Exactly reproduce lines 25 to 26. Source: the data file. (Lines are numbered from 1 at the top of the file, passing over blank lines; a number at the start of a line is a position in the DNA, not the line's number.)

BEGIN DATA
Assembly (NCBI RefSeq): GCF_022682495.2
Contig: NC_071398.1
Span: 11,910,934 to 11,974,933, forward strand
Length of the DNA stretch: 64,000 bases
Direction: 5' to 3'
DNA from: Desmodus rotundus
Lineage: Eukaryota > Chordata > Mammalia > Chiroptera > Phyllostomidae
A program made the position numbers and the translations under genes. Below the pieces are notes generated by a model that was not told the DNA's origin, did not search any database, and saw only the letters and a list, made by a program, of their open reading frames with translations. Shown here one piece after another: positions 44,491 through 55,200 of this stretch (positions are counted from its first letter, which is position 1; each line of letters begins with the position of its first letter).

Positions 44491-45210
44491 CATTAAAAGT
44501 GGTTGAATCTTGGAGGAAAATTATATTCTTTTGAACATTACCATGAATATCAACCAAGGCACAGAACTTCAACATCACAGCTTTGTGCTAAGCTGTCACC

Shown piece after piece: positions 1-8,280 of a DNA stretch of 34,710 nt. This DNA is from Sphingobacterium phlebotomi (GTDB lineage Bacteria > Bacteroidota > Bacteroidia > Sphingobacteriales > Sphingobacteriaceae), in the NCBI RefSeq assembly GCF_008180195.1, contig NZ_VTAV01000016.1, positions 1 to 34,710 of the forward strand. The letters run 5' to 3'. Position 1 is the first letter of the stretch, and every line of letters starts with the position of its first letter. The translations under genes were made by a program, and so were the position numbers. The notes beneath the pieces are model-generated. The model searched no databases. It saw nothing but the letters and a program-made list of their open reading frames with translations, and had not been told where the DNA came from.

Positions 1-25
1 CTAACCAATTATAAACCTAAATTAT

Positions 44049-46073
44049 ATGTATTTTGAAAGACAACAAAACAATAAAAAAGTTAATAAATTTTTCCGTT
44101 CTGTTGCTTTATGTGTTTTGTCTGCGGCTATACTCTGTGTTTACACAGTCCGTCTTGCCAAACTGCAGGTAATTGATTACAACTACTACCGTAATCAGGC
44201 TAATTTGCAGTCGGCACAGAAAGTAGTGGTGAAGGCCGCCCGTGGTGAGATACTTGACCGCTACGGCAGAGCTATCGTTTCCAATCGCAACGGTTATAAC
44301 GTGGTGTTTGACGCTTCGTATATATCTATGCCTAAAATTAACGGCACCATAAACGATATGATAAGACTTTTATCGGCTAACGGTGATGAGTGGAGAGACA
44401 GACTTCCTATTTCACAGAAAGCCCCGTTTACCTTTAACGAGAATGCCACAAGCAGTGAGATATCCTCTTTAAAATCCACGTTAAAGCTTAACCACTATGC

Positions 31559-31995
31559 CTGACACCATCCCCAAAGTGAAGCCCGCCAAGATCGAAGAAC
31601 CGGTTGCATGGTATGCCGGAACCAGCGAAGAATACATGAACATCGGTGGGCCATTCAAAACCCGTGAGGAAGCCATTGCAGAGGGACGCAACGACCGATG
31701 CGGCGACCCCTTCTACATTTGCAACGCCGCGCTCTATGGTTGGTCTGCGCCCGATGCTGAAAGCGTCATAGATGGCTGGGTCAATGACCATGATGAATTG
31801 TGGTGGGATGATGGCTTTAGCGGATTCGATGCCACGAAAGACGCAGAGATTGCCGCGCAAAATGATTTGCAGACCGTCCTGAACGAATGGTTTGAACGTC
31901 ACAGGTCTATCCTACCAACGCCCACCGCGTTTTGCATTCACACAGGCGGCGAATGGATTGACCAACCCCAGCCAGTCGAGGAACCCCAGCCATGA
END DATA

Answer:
31801 TGGTGGGATGATGGCTTTAGCGGATTCGATGCCACGAAAGACGCAGAGATTGCCGCGCAAAATGATTTGCAGACCGTCCTGAACGAATGGTTTGAACGTC
31901 ACAGGTCTATCCTACCAACGCCCACCGCGTTTTGCATTCACACAGGCGGCGAATGGATTGACCAACCCCAGCCAGTCGAGGAACCCCAGCCATGA